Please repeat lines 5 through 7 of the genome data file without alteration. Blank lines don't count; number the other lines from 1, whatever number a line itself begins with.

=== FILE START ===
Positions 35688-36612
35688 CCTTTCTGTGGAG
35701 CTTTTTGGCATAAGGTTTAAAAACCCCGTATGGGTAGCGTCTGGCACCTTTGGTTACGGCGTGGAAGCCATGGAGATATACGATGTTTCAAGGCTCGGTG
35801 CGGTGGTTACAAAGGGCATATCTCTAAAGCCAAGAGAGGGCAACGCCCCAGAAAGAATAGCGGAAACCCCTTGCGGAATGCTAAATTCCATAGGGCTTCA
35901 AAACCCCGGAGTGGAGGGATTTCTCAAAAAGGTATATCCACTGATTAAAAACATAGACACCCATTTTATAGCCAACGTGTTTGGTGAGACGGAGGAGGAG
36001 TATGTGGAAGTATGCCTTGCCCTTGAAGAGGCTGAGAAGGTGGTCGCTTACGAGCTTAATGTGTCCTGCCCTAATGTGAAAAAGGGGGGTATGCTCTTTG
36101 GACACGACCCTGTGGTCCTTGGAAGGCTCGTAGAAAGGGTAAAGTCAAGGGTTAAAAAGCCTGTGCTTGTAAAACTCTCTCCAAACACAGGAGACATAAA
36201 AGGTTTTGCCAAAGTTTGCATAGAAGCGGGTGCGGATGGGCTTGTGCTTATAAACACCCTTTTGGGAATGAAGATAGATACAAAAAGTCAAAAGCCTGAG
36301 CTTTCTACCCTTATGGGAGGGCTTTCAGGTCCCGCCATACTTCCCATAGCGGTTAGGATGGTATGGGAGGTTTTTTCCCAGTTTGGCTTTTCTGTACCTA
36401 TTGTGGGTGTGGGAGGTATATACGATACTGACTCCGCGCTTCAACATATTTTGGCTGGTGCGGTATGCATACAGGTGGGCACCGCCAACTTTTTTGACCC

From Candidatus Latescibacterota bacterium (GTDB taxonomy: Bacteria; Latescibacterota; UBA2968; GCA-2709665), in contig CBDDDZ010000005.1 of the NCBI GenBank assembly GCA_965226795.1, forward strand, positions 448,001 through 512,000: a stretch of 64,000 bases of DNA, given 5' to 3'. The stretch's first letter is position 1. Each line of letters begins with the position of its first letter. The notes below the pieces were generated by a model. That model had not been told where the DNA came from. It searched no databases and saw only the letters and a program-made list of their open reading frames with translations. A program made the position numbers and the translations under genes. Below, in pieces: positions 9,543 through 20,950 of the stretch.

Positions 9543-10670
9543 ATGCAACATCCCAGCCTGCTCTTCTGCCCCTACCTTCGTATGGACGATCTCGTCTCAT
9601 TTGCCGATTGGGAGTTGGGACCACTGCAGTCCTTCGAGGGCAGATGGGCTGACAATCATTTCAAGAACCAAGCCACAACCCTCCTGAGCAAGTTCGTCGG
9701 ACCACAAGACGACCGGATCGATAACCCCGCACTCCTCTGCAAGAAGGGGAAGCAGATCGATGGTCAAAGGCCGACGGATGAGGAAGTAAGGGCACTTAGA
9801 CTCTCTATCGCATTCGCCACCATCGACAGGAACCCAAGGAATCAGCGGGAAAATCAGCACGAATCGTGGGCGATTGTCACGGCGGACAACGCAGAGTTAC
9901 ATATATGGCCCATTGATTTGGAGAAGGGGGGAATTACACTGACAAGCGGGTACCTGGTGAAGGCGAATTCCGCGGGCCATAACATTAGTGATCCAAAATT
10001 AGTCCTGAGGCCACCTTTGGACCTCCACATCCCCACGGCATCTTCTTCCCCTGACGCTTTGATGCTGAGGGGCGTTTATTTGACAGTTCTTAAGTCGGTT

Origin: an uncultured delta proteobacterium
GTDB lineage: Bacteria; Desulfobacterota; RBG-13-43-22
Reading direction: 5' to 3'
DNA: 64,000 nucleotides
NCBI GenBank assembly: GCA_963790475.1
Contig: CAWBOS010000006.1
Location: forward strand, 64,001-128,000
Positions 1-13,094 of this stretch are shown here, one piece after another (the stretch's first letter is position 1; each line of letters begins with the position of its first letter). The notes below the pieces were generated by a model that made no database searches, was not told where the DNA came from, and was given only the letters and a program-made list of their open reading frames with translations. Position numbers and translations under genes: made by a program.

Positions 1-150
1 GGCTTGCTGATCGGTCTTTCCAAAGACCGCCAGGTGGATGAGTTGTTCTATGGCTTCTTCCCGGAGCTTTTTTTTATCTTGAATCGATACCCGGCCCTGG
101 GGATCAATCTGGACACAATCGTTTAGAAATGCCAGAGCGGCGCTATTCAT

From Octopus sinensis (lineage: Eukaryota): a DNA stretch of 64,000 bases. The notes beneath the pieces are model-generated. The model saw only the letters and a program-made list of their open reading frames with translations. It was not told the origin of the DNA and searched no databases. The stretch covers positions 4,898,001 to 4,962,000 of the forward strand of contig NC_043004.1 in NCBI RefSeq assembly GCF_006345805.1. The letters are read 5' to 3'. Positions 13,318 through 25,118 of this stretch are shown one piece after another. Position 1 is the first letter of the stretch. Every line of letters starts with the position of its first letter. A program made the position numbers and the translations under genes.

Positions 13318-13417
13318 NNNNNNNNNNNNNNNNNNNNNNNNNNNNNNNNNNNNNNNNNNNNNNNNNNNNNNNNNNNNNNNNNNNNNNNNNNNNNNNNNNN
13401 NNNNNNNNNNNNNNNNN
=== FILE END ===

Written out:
35901 AAACCCCGGAGTGGAGGGATTTCTCAAAAAGGTATATCCACTGATTAAAAACATAGACACCCATTTTATAGCCAACGTGTTTGGTGAGACGGAGGAGGAG
36001 TATGTGGAAGTATGCCTTGCCCTTGAAGAGGCTGAGAAGGTGGTCGCTTACGAGCTTAATGTGTCCTGCCCTAATGTGAAAAAGGGGGGTATGCTCTTTG
36101 GACACGACCCTGTGGTCCTTGGAAGGCTCGTAGAAAGGGTAAAGTCAAGGGTTAAAAAGCCTGTGCTTGTAAAACTCTCTCCAAACACAGGAGACATAAA